Keeping birds off fruit and vegetable plots.Date Posted: 22 February 2023
Keeping birds off fruit and vegetable plots.
Birds peck at leaves and often leave stalks and leaf veins behind. The main culprit are pigeons. Pigeons tend to feed from many plants.
Pigeons who are mostly common all year round and found almost everywhere feed on a huge range of plants. They are very keen on brassicas, these include broccoli, sprouts, cabbages, cauliflower, cherries, and peas. Pecking at the leaves they rip of portions and leave just the stem and veins behind. You will also find they strip off berries from fruits, such as blackcurrants and other fruit bushes.
Pigeons will visit the garden in early morning, so you may not catch them in the act. The following signs will give you clues as to when they have stopped by/ are present:
- Ripped/ torn leaves as they peck and rip off portions of the leaves.
- Worst case scenario, all foliage can be lost and only the stalks are left behind.
- Pigeons who heavily graze will stop crops like peas from producing a harvest.
- Pigeons eat lots of cherries and currants too.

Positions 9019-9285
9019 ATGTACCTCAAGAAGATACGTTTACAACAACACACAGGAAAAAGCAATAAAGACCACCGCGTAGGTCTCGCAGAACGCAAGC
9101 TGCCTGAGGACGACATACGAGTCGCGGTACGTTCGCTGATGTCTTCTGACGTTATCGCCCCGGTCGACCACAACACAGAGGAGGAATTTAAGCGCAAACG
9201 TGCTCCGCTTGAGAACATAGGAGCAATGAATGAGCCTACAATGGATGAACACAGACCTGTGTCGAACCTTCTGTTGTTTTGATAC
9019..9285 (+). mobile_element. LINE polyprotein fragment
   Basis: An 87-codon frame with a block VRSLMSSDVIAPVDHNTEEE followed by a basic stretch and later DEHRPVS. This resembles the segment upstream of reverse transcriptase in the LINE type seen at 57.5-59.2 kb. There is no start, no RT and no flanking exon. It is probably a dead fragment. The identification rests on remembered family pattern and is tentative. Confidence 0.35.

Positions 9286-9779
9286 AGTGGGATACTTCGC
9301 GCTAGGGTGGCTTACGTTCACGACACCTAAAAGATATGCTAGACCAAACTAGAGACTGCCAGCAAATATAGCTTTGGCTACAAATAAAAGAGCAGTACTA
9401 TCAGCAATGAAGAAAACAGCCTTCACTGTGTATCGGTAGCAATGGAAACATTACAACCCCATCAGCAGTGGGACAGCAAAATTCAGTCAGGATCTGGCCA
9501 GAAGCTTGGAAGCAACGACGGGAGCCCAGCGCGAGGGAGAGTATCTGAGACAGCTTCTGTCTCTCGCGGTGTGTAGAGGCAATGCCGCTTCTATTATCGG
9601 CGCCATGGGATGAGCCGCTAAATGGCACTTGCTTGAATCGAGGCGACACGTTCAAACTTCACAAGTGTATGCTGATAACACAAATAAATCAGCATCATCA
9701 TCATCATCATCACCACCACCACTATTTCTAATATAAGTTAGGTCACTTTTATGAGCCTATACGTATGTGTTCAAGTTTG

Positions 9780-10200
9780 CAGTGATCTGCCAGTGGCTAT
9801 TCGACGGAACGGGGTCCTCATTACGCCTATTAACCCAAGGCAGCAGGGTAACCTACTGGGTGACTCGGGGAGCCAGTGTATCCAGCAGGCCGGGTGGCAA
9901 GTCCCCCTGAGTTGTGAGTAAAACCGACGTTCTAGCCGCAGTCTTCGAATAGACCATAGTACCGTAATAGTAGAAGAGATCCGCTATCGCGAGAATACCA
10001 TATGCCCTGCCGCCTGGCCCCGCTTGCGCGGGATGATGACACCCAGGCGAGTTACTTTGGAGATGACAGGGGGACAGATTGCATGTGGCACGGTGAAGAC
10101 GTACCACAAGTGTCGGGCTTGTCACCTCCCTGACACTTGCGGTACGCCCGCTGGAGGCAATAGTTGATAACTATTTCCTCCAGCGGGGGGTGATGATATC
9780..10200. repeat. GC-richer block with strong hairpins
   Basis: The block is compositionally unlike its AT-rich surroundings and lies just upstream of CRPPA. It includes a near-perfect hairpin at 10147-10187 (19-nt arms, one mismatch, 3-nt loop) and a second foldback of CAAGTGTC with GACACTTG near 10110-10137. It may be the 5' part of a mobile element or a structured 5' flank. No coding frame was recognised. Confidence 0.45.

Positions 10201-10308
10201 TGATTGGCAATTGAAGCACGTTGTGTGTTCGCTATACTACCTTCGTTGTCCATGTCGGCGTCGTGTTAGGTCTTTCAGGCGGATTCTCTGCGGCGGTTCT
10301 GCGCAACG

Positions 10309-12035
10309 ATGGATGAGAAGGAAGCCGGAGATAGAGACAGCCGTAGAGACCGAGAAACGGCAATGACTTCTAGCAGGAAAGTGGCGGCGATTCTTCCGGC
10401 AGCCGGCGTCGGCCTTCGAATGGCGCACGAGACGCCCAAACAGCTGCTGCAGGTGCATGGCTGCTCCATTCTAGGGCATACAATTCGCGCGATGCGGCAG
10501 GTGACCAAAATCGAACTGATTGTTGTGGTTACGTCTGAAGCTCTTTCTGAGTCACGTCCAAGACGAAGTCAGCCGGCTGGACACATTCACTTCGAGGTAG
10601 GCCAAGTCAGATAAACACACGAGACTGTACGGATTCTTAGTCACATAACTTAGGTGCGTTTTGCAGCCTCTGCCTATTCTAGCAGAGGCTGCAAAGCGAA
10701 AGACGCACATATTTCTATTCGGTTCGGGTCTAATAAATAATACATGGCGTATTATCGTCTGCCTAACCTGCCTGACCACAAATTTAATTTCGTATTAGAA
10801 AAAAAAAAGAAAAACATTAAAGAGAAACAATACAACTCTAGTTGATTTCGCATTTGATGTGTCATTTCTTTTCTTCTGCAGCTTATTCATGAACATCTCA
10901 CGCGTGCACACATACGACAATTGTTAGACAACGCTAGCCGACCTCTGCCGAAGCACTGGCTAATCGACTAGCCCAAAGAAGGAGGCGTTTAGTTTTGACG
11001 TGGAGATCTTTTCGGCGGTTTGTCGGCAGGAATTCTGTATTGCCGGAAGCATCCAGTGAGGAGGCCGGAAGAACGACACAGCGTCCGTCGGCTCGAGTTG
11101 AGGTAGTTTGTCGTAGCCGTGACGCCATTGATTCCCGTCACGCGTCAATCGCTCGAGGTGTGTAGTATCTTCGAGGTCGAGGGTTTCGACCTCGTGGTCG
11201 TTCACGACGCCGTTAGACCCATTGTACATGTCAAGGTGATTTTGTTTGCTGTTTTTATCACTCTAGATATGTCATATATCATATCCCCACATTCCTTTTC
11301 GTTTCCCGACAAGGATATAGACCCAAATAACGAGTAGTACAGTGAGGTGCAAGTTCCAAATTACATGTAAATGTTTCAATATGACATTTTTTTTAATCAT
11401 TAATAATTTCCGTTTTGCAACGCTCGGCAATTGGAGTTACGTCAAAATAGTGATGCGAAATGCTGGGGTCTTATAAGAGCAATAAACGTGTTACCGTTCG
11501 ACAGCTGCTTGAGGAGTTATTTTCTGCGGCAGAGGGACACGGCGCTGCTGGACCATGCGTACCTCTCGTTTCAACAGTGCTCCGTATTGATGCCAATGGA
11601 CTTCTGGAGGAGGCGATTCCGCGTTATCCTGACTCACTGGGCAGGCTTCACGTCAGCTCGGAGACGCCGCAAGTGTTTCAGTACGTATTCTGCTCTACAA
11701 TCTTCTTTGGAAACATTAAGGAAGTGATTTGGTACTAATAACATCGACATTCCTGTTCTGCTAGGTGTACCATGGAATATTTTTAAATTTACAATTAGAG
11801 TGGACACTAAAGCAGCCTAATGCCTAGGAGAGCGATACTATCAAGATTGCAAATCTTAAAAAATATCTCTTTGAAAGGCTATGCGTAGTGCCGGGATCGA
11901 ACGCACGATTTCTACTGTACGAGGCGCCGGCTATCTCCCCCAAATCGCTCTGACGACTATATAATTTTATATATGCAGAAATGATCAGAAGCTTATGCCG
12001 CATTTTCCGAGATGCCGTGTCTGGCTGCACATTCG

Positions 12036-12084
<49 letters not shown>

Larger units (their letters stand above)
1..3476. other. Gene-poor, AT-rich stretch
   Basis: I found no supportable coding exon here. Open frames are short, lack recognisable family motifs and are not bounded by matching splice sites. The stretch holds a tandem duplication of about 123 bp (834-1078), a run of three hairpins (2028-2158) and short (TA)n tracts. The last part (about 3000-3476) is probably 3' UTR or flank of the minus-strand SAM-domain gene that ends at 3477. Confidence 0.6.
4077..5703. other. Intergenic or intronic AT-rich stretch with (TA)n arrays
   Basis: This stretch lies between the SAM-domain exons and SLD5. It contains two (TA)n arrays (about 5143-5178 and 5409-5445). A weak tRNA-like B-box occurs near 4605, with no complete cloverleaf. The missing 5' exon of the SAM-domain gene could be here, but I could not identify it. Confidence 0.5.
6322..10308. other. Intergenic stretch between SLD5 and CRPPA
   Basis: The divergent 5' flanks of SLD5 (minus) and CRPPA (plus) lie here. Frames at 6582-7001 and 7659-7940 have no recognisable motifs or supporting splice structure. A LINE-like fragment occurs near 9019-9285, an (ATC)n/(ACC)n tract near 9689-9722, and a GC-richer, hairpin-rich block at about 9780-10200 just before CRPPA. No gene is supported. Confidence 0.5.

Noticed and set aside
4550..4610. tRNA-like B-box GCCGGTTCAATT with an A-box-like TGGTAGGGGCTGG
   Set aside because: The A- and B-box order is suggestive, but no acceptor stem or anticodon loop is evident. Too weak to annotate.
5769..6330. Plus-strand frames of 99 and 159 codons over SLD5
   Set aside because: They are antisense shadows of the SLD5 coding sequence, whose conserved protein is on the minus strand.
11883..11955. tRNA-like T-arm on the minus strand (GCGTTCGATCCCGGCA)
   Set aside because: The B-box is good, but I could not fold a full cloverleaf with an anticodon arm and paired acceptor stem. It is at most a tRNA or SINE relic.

- Don’t panic! Your trees and shrubs will recover from pigeon damage.
Controlling birds/ pigeons:
To protect plants and fruits from pigeons and birds, keep them under netting or in a fruit cage. Always check the netting for holes, slight gap or anywhere that are bird or other animals could find their way in. If you stumble across something, try, and let it out where possible.
If you look at using repellent substances this will only likely give you temporary protection.
Lilacs and other larger shrubs will recover from pigeon damage, so you don’t need to worry too much. However, it’s good to keep an eye on what’s going on in the garden.
As you are probably aware, pigeons are present all year round and tend to be active during the early summer when crops are starting to grow. Pigeons will feed on winter brassicas, mostly during snow or frosty periods. In winter, flocks of pigeons 50+ can make their way on to allotment/ garden patches, they also tend to stop by in smaller groups.